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SETHI@Berkeley-- A Piggyback 21-cm Sky Survey at Arecibo
SETHI@Berkeley- A Piggyback 21-cm Sky Survey at Arecibo
A poster presented at the ``Seeing through the Dust''
conference at the Dominion Radio Astrophysical Observatory, October 2001
Click here for a PDF version of this poster
Eric Korpela, Paul Demorest, Eric Heien, Carl Heiles, Dan Werthimer
University of California, Berkeley
SETI@home observes a 2.5 MHz bandwidth centered on 1420 MHz near the
21-cm line using a short line feed at Arecibo which provides a 6¢
beam. This feed sits on Carriage House 1, which means that during normal
astronomical observations with the new Gregorian dome the feed scans across
the sky at twice the sidereal rate. We are using the SETI@home receiver to
obtain about 4.4×106 spectra per year with integration time of 5
seconds per spectrum. We have accumulated 2.6 years of data covering
most of the sky observable from Arecibo. This survey has much better
resolution than previous single dish surveys and much better sensitivity than
existing or planned interferometric surveys.
The UCB SETI searches use the 1420 MHz line feed on Carriage House 1 at the
National Astronomy and Ionospheric Center's 305 meter radio telescope in
Arecibo, Puerto Rico. (See Figure 1) This unique arrangement allows
observations to be conducted without interference with other uses
of the telescope. This results in two main modes of observation. If the
primary observers feed is stationary or stowed the beam scans across the
sky at the sidereal rate. If the primary observer's feed is tracking a position
on the sky, the beam scans the sky at twice the sidereal rate. At twice
the sidereal rate, the beam width corresponds to a 12 second beam transit time. [Korpela et al. 2001] Figures 2 and 3 show the path of the telescope beam over the course of 1 day, and the entire program respectively.
Figure 1: A photo of the NAIC 305 meter telescope at Arecibo. The inset at
right shows the details of the ``carriage house'' structure. The feed used by
this project is the line feed extending downward from the carriage house.
(Photos courtesy of NAIC-Arecibo Observatory, a facility of the NSF.)
Figure 2: The path of the telescope beam on August 5, 2001.
Figure 3: Sky coverage for entire project.
The time domain data for the sky survey is recorded as follows: first,
a 30 MHz band from the receiver is converted to baseband using a pair
of mixers and low pass filters. The resulting complex signal is digitized and
then filtered to 2.5MHz using a pair of 192 tap FIR filters in the SERENDIP IV instrument.
[Werthimer et al. 1997]
One bit samples are recorded on 35 GByte DLT tapes (one bit real and one bit imaginary per
These tapes are shipped to Berkeley for use in the SETI@home program.
Tsys for the system is 75K.
The SETHI@Berkeley program analyzes these tapes to extract hydrogen spectra.
The 2.5 MHz time series data are converted to raw spectra using 2048 point
FFTs (Dn=1220 Hz). 6144 FFTs are accumulated into a single
power spectrum of 5.033 second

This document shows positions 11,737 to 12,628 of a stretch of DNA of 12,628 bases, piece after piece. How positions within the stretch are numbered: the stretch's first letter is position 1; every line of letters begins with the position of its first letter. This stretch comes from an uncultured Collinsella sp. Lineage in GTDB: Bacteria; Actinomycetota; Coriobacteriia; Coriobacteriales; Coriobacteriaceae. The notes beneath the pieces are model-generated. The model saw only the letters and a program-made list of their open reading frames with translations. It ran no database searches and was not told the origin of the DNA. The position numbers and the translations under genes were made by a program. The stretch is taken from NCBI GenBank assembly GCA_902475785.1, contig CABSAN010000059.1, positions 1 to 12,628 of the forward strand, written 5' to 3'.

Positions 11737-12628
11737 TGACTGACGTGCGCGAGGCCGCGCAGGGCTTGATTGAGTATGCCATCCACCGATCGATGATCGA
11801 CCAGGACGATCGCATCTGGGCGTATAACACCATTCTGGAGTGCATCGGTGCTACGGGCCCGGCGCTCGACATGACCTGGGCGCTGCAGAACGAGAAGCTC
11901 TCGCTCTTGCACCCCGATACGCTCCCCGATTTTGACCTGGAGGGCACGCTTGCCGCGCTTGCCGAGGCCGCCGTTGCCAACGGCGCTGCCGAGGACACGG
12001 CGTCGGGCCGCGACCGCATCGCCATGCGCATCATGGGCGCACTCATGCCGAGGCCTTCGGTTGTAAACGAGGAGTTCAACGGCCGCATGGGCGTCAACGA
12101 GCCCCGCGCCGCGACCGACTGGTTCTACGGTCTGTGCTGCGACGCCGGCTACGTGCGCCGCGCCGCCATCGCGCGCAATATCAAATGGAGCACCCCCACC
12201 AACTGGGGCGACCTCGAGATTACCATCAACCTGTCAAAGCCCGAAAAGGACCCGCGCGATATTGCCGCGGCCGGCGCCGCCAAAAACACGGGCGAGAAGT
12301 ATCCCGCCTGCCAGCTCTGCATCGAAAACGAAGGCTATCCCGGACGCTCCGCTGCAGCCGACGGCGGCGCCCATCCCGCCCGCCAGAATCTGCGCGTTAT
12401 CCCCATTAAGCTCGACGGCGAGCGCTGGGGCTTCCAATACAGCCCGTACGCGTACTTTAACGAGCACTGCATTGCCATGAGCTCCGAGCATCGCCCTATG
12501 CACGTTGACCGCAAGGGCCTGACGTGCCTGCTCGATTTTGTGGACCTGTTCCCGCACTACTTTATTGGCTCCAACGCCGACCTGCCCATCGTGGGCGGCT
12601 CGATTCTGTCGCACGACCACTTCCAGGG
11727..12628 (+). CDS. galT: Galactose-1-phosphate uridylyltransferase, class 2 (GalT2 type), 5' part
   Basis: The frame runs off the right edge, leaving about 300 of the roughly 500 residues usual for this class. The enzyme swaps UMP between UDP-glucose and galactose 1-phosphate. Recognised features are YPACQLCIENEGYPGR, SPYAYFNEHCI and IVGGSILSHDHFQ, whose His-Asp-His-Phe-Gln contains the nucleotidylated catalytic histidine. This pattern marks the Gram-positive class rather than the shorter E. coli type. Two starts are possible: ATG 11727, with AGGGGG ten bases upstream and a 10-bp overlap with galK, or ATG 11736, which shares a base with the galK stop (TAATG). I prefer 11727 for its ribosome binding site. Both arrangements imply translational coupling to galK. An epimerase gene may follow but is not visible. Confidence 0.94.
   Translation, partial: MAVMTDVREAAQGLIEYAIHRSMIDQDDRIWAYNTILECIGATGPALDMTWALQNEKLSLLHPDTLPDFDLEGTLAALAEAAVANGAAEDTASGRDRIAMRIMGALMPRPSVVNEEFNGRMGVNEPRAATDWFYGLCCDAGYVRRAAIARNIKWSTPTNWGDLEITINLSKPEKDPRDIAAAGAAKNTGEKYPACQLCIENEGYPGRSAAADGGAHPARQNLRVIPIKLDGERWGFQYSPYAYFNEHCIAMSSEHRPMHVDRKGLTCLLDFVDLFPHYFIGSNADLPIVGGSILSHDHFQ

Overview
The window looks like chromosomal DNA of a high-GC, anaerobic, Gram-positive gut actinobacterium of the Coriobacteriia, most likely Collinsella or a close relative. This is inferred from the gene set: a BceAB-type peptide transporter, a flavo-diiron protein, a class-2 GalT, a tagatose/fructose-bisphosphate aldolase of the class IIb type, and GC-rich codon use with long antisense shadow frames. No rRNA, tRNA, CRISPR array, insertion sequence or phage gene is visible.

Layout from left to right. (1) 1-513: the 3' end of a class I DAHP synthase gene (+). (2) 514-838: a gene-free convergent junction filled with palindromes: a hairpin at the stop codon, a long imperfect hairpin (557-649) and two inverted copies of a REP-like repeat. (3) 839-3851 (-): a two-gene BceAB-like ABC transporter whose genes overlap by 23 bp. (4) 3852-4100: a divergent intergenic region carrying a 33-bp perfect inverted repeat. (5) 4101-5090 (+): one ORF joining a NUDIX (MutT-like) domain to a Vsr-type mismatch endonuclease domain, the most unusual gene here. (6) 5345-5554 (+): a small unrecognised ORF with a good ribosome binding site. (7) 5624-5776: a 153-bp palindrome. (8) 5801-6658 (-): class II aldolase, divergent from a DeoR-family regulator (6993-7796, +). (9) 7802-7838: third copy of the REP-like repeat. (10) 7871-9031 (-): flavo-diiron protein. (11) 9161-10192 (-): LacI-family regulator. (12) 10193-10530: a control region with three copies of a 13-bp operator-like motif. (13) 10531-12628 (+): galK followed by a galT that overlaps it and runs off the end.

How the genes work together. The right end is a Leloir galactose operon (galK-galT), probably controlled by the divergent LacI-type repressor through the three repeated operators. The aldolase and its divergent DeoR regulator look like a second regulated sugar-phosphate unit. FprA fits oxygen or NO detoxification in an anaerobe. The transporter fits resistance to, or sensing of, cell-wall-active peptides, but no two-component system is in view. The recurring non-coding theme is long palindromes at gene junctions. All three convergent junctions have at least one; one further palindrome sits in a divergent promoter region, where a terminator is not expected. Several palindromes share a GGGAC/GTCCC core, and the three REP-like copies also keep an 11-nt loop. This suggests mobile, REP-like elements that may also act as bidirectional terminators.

integration time. The resulting power spectrum is corrected for 1 bit sampling
effects by using the Van Vleck correction. The spectrum, its start and
and end coordinates, and its time are stored in a database for future use.
This database will be queried to develop spectral maps of the neutral hydrogen
Below we present an individual spectrum. This
spectrum was taken along a line of sight near 3C192 (l,b)=(197.7,24.4).
The hydrogen column along this line of sight is ~ 4.2×1020
Figure 4 shows a single raw 5 second integration spectrum with
1.22 kHz resolution.
Figure 5 represents the sum of 5 adjacent spectra, and shows
SNR that will be achieved in a 0.1 degree skymap pixel.
Figure 4: A 5 second integration spectrum
Figure 5: A 25 second integration along the same line of sight.
Figure 6 shows 54 spectra accumulated over 272 seconds. During the accumulation
of these spectra the telescope beam was moving at nearly the sidereal rate
( ~ 1.1 degrees over this duration). Significant changes are seen
in the spectra are seen on scales approximating the beam width.
Figure 6: Spectra generated from 272 seconds of data. This sweep extends from
(l,b)=(72.87,-22.99) to (l,b)=(73.96,-23.52). Each spectrum represents
5 seconds of data and transit of about 1/5 the beam width. Note the significant
changes in line shape and velocity on scales ~ the beam width.
Data accumulation for SETI@home began in December 1998. We currently have
accumulated about 58 Msec of observation time, which will translate into
11.5 million spectra.
The survey has covered 79.4% of the accessible sky. If mapped
into pixels 1 beam width in size, the median exposure per pixel is ~ 20
seconds. We anticipate that data collection will continue for at least
1 additional year.
Generation of the spectral database is just beginning. We anticipate analysis
of the existing data to be complete in 12 months.
- [Korpela et al. 2001]
- Korpela et al. 2001 Computing in
Science and Engineering, 3, 79.
- [Werthimer et al. 1997]
- Werthimer et al. 1997, in
Astronomical and Biochemical Origins and the Search for Life in the Universe, eds: Cosmovici, Bowyer, & Werthimer, (Editrice Compositori:
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On 6 Nov 2001, 10:53.